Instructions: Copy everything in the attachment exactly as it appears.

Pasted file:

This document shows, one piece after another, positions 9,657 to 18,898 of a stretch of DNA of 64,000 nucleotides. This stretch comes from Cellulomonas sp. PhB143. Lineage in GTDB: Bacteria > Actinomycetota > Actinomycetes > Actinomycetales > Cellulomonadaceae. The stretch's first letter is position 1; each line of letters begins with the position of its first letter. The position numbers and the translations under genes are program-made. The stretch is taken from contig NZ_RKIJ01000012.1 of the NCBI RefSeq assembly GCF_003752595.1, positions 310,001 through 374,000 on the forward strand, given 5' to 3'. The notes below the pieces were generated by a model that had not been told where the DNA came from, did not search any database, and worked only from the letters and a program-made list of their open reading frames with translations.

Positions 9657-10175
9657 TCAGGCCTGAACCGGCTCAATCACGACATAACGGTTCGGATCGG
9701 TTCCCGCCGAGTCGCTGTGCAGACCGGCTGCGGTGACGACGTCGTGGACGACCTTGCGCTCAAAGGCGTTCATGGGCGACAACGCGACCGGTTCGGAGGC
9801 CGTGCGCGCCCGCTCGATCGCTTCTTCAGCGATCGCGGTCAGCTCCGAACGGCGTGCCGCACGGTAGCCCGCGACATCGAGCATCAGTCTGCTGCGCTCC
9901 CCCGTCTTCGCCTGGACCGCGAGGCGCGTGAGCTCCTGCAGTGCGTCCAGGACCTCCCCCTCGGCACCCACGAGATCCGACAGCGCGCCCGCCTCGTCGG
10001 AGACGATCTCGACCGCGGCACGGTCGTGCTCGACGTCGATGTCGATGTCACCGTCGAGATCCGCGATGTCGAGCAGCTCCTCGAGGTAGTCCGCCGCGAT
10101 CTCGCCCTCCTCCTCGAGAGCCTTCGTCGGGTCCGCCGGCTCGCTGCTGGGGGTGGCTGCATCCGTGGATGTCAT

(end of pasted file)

This document shows, one piece after another, positions 9,657 to 18,898 of a stretch of DNA of 64,000 nucleotides. This stretch comes from Cellulomonas sp. PhB143. Lineage in GTDB: Bacteria > Actinomycetota > Actinomycetes > Actinomycetales > Cellulomonadaceae. The stretch's first letter is position 1; each line of letters begins with the position of its first letter. The position numbers and the translations under genes are program-made. The stretch is taken from contig NZ_RKIJ01000012.1 of the NCBI RefSeq assembly GCF_003752595.1, positions 310,001 through 374,000 on the forward strand, given 5' to 3'. The notes below the pieces were generated by a model that had not been told where the DNA came from, did not search any database, and worked only from the letters and a program-made list of their open reading frames with translations.

Positions 9657-10175
9657 TCAGGCCTGAACCGGCTCAATCACGACATAACGGTTCGGATCGG
9701 TTCCCGCCGAGTCGCTGTGCAGACCGGCTGCGGTGACGACGTCGTGGACGACCTTGCGCTCAAAGGCGTTCATGGGCGACAACGCGACCGGTTCGGAGGC
9801 CGTGCGCGCCCGCTCGATCGCTTCTTCAGCGATCGCGGTCAGCTCCGAACGGCGTGCCGCACGGTAGCCCGCGACATCGAGCATCAGTCTGCTGCGCTCC
9901 CCCGTCTTCGCCTGGACCGCGAGGCGCGTGAGCTCCTGCAGTGCGTCCAGGACCTCCCCCTCGGCACCCACGAGATCCGACAGCGCGCCCGCCTCGTCGG
10001 AGACGATCTCGACCGCGGCACGGTCGTGCTCGACGTCGATGTCGATGTCACCGTCGAGATCCGCGATGTCGAGCAGCTCCTCGAGGTAGTCCGCCGCGAT
10101 CTCGCCCTCCTCCTCGAGAGCCTTCGTCGGGTCCGCCGGCTCGCTGCTGGGGGTGGCTGCATCCGTGGATGTCAT